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GAO Defense Acquisitions Prices of Navy Aviation Spare

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					                United States General Accounting Office

GAO             Report to the Chairman and Ranking
                Minority Member, Subcommittee on
                Readiness and Management Support,
                Committee on Armed Services,
                U.S. Senate
November 2000
                DEFENSE
                ACQUISITIONS

                Prices of Navy
                Aviation Spare Parts
                Have Increased




GAO-01-23
Contents



Letter                                                                                  3


Appendixes   Appendix I:   Scope and Methodology                                       24
             Appendix II: Budgeting and Price-setting Process for
                          Fiscal Year 2000                                             29
             Appendix III: Federal Supply Groups                                       30
             Appendix IV: Repair Cost Change Distribution                              31
             Appendix V:   Comments From the Department of Defense                     32
             Appendix VI: GAO Contact and Staff Acknowledgments                        36




             Page 1                                    GAO-01-23 Navy Aviation Spare Parts
Page 2   GAO-01-23 Navy Aviation Spare Parts
United States General Accounting Office
Washington, D.C. 20548                                                                                                             er
                                                                                                                                   t
                                                                                                                                  Le




                                    November 6, 2000

                                    The Honorable James M. Inhofe
                                    Chairman
                                    The Honorable Charles S. Robb
                                    Ranking Minority Member
                                    Subcommittee on Readiness and Management Support
                                    Committee on Armed Services
                                    United States Senate

                                    This is the third in a series of reports responding to your request that we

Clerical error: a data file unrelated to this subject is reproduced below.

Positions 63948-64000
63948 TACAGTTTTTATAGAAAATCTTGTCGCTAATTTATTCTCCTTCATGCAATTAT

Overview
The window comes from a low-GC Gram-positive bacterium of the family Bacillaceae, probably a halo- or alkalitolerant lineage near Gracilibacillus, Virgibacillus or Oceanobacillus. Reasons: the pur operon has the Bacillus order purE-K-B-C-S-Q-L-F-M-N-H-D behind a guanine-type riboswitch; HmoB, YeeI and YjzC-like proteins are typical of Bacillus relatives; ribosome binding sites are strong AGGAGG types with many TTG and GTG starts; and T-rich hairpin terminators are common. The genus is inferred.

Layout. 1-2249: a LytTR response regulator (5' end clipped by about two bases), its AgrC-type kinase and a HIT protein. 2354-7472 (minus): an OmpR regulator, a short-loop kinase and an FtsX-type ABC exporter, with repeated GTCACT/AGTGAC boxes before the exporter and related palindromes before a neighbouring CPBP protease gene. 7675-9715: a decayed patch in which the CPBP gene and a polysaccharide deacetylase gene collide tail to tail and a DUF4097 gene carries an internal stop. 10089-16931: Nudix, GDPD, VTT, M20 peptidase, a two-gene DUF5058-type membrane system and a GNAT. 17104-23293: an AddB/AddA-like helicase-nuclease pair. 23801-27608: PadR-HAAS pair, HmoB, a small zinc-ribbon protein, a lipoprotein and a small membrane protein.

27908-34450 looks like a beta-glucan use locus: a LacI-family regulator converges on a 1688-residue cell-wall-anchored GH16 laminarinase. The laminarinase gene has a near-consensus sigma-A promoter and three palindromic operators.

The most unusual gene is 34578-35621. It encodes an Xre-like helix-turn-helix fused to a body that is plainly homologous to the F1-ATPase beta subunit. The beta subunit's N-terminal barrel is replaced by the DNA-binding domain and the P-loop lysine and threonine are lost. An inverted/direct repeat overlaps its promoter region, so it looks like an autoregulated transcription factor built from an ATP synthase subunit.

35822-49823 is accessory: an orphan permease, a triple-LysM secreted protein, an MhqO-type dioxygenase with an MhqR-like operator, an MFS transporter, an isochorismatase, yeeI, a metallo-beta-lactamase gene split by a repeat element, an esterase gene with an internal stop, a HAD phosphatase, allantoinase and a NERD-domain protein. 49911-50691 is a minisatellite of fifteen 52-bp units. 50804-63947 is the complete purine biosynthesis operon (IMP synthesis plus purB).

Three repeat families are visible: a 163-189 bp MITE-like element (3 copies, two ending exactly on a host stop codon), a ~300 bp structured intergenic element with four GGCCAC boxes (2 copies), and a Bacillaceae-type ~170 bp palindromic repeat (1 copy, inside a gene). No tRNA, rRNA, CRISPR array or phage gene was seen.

review allegations of significant price increases in Department of Defense
                                    (DOD) weapon system spare parts.1 In particular, some military services
                                    have raised concerns about increases in the prices of spare parts and the
                                    adverse impact escalating prices have had on the readiness of military
                                    forces. In response to these concerns, you requested that we examine
                                    trends in the prices of aviation parts managed by the Navy to (1) determine
                                    whether prices were increasing over time and (2) identify the reasons for
                                    the price increases. In addition, we examined the effect such price changes
                                    were having on customers.

                                    This report focuses specifically on “reparable” spare parts the Navy and the
                                    Marine Corps use to maintain their aircraft and helicopters.2 These parts
                                    are aircraft components that can be economically repaired when they fail
                                    to perform properly. Spare parts are repaired at either military depots or
                                    contractor facilities. Over 90 percent of the time when requisitioning parts,
                                    customers turn in an item that is broken, but that can be repaired, to the
                                    defense logistics system. In 1999, customers spent about $1.7 billion on